considered to give similar performance in this set of tests as the corrosion rate was
at such low level that the variations was insignificant. It was interesting to note from
the historical corrosion data of the production facility that localised corrosion was
observed when using Inhibitors F & G. The inhibition of localised corrosion was
therefore an important requirement for the inhibitors. On the basis of the LPR data,
no useful information could be obtained regarding the localised corrosion inhibition
properties of the inhibitor tested.
Corrosion Inhibitor Side Stream Tests
LPR Corrosion Rate (mm/year)
Figure 1. Corrosion rate profiles recorded during the side stream tests.
Laboratory Autoclave Tests
Coupon Weight Loss Tests
The pitting corrosion behaviour of the chemicals was evaluated in the laboratory
using the autoclave test. Corrosion coupons were exposed in the test environment
over a range of inhibitor concentrations, which varied from 25 – 400 ppm/v. In
addition, a limited number of ECN measurements were made to assess the localised
corrosion behaviour. On completion of the tests, the average corrosion rates (based
on weight loss) and the maximum pit depths (based on microscope examinations) of
the coupons were measured. The results are tabulated in Table 3.
Max Pit Depth (µm) / Average Corrosion Rate (mm/year)
Table 3. Recorded maximum pit depth and average corrosion rates in autoclave
The coupon results illustrate that at the lower range of inhibitor concentrations, up to
150 ppm/v, localised corrosion was recorded with all the inhibitor tested. This was
especially the case with Inhibitor G, which showed severe localised pitting damage
at low inhibitor concentrations. In the case of average general (or uniform) corrosion
rate, the data suggested that the rate decreased with increasing inhibitor
concentration, which was generally expected in inhibited systems. However, the
maximum pit depth data were more variable and there did not appear to have a clear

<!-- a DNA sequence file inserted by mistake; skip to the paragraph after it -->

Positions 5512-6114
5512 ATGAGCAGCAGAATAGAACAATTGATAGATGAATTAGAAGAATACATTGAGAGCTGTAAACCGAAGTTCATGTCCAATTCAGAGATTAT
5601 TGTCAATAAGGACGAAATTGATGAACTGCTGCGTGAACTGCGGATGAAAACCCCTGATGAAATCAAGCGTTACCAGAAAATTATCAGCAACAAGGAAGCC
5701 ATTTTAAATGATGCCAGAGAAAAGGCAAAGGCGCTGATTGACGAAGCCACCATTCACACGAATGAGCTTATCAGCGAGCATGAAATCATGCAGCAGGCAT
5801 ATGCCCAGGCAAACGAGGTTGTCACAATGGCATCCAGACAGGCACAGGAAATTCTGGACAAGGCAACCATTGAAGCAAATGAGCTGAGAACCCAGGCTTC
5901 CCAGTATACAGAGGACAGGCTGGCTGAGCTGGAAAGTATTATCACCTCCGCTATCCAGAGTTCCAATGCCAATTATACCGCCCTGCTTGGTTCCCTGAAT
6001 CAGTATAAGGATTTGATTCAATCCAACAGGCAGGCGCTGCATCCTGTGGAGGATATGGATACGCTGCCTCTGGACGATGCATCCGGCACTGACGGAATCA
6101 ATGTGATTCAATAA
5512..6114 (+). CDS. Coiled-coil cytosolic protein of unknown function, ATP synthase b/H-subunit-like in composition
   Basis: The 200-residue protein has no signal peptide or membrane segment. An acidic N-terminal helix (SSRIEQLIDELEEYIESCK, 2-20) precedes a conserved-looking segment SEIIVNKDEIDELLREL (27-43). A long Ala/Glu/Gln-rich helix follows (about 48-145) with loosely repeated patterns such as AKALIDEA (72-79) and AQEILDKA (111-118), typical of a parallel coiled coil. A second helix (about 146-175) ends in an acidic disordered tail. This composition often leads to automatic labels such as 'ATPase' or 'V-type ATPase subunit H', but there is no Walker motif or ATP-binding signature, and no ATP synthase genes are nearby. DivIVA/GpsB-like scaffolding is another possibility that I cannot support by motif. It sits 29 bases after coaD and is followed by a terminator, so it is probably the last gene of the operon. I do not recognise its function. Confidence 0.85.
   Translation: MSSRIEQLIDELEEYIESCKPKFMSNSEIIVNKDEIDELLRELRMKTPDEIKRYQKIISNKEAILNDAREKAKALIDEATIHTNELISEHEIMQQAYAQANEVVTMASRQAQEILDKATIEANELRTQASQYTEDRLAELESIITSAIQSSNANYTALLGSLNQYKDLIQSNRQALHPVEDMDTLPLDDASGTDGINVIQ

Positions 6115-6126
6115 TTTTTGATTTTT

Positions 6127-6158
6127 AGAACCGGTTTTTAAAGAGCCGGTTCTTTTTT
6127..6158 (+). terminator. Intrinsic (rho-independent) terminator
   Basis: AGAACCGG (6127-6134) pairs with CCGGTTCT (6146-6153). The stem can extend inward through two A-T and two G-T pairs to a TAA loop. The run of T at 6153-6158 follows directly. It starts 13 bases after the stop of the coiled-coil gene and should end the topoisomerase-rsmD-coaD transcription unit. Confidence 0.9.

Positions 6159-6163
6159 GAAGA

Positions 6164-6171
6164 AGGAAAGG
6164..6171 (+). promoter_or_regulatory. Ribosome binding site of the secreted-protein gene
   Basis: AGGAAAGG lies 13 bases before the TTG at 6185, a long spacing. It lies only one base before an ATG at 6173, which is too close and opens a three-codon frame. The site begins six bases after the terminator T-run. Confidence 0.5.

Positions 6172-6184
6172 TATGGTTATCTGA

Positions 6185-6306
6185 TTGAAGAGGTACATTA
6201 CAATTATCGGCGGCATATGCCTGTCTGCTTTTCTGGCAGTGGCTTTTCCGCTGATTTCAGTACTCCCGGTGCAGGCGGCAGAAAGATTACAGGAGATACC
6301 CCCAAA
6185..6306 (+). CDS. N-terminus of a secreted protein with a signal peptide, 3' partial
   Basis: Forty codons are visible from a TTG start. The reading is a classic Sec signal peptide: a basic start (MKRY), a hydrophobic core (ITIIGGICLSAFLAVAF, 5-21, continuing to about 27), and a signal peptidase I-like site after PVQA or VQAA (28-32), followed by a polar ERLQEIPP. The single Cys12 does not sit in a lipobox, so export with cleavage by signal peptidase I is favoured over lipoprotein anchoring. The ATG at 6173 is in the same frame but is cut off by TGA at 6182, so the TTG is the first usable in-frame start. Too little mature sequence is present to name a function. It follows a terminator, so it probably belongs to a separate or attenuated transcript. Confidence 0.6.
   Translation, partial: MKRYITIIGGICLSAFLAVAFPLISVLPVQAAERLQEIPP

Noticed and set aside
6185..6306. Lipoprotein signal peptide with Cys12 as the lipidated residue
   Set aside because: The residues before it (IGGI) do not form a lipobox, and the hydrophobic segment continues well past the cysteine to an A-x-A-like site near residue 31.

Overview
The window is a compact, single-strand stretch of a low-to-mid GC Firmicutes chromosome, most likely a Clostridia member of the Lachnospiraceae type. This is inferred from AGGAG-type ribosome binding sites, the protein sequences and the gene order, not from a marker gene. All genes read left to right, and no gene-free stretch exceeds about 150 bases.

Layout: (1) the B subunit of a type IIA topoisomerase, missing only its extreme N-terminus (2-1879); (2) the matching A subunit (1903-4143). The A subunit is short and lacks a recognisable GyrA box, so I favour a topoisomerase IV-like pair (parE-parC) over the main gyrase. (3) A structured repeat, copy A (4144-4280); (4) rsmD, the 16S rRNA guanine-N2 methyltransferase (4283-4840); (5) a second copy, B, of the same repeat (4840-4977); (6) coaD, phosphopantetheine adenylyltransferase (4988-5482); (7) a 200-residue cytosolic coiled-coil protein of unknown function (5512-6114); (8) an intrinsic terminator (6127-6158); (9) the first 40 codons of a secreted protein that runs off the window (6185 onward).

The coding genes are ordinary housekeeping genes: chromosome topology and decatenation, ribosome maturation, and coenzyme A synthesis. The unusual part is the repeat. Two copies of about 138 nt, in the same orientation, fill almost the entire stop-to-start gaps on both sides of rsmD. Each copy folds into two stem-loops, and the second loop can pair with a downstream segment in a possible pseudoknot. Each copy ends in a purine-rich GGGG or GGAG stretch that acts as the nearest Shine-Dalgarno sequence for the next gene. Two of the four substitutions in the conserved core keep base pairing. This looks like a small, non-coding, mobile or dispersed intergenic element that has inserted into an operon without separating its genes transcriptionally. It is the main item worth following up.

correlation between pit depth and inhibitor concentration with some of the inhibitor
tested. Some examples of the surface appearances of the coupons after tests are
shown in Figure 2.
When the inhibitor concentration was increased to 180 ppm/v, Inhibitor A gave no
observable localised damage.
When the inhibitor concentration was further
increased to 200 ppm/v, Inhibitor B also exhibited negligible localised loss. Inhibitor
F was further tested at a maximum concentration of 400 ppm/v but pitting attack was
Figure 2. Surface appearance of the coupons after tests at 180 ppm/v inhibitor
Electrochemical Noise Tests
Electrochemical noise measurements were made during the test to assist the
evaluation of the localised corrosion behaviour. A typical example of the ECN time
record obtained shortly after the start of the tests is shown in Figure 3. The
potentials recorded during this scan were relatively small, between 2.5 – 4.5 mV, and
were typical of a 3-identical electrode set-up. The coupled current measured was
approximately 45 µA, which was indicative of low activity on the test electrodes.
There were no characteristic potential and the corresponding current transients in
the data which could be associated with the occurrence of localised (pitting initiation
or propagation) events on the electrodes.
Blank - Run A
Figure 3. Electrochemical noise time records obtained near the start of the test.
An example of the ECN time record obtained some 14 hours later is presented in
Figure 4. The features of both potential and current were generally similar to those